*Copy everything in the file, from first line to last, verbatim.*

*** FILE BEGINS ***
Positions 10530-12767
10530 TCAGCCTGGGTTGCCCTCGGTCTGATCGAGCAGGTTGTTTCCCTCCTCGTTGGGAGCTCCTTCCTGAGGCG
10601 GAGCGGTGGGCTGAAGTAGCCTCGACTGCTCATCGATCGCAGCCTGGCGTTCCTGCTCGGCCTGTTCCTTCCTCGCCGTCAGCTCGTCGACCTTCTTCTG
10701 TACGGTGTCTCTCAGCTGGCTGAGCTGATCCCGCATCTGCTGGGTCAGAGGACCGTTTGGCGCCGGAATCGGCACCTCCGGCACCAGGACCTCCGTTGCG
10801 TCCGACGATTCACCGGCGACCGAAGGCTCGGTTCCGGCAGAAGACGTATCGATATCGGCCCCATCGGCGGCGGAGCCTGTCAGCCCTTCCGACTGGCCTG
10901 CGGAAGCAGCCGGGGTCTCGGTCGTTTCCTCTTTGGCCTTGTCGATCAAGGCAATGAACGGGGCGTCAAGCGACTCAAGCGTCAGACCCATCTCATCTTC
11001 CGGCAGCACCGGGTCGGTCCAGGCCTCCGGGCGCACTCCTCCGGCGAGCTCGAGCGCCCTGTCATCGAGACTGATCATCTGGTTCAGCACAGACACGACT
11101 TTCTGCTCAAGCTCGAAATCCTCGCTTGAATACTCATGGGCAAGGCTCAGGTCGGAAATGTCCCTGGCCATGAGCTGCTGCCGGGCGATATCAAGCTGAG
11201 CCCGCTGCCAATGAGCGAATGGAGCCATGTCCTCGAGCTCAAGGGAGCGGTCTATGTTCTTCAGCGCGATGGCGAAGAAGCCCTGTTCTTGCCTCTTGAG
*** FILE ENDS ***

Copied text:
Positions 10530-12767
10530 TCAGCCTGGGTTGCCCTCGGTCTGATCGAGCAGGTTGTTTCCCTCCTCGTTGGGAGCTCCTTCCTGAGGCG
10601 GAGCGGTGGGCTGAAGTAGCCTCGACTGCTCATCGATCGCAGCCTGGCGTTCCTGCTCGGCCTGTTCCTTCCTCGCCGTCAGCTCGTCGACCTTCTTCTG
10701 TACGGTGTCTCTCAGCTGGCTGAGCTGATCCCGCATCTGCTGGGTCAGAGGACCGTTTGGCGCCGGAATCGGCACCTCCGGCACCAGGACCTCCGTTGCG
10801 TCCGACGATTCACCGGCGACCGAAGGCTCGGTTCCGGCAGAAGACGTATCGATATCGGCCCCATCGGCGGCGGAGCCTGTCAGCCCTTCCGACTGGCCTG
10901 CGGAAGCAGCCGGGGTCTCGGTCGTTTCCTCTTTGGCCTTGTCGATCAAGGCAATGAACGGGGCGTCAAGCGACTCAAGCGTCAGACCCATCTCATCTTC
11001 CGGCAGCACCGGGTCGGTCCAGGCCTCCGGGCGCACTCCTCCGGCGAGCTCGAGCGCCCTGTCATCGAGACTGATCATCTGGTTCAGCACAGACACGACT
11101 TTCTGCTCAAGCTCGAAATCCTCGCTTGAATACTCATGGGCAAGGCTCAGGTCGGAAATGTCCCTGGCCATGAGCTGCTGCCGGGCGATATCAAGCTGAG
11201 CCCGCTGCCAATGAGCGAATGGAGCCATGTCCTCGAGCTCAAGGGAGCGGTCTATGTTCTTCAGCGCGATGGCGAAGAAGCCCTGTTCTTGCCTCTTGAG